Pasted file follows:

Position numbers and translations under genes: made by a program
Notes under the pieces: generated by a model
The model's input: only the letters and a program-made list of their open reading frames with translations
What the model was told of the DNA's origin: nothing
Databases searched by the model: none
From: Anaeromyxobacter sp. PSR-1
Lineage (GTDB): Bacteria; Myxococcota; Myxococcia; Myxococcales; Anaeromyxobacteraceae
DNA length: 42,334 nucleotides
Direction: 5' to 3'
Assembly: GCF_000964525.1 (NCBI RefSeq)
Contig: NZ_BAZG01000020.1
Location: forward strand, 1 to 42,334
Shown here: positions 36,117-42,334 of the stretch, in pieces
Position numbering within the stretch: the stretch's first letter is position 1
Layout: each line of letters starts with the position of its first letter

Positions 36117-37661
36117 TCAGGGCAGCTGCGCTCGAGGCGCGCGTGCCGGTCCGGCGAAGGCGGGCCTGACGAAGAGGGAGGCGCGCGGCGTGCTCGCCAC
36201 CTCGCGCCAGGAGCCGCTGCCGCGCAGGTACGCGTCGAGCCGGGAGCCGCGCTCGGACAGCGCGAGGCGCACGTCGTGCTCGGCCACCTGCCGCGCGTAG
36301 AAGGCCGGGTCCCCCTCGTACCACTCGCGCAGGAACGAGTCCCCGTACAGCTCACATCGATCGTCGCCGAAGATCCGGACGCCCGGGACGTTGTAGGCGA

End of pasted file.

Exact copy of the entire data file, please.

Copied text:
Position numbers and translations under genes: made by a program
Notes under the pieces: generated by a model
The model's input: only the letters and a program-made list of their open reading frames with translations
What the model was told of the DNA's origin: nothing
Databases searched by the model: none
From: Anaeromyxobacter sp. PSR-1
Lineage (GTDB): Bacteria; Myxococcota; Myxococcia; Myxococcales; Anaeromyxobacteraceae
DNA length: 42,334 nucleotides
Direction: 5' to 3'
Assembly: GCF_000964525.1 (NCBI RefSeq)
Contig: NZ_BAZG01000020.1
Location: forward strand, 1 to 42,334
Shown here: positions 36,117-42,334 of the stretch, in pieces
Position numbering within the stretch: the stretch's first letter is position 1
Layout: each line of letters starts with the position of its first letter

Positions 36117-37661
36117 TCAGGGCAGCTGCGCTCGAGGCGCGCGTGCCGGTCCGGCGAAGGCGGGCCTGACGAAGAGGGAGGCGCGCGGCGTGCTCGCCAC
36201 CTCGCGCCAGGAGCCGCTGCCGCGCAGGTACGCGTCGAGCCGGGAGCCGCGCTCGGACAGCGCGAGGCGCACGTCGTGCTCGGCCACCTGCCGCGCGTAG
36301 AAGGCCGGGTCCCCCTCGTACCACTCGCGCAGGAACGAGTCCCCGTACAGCTCACATCGATCGTCGCCGAAGATCCGGACGCCCGGGACGTTGTAGGCGA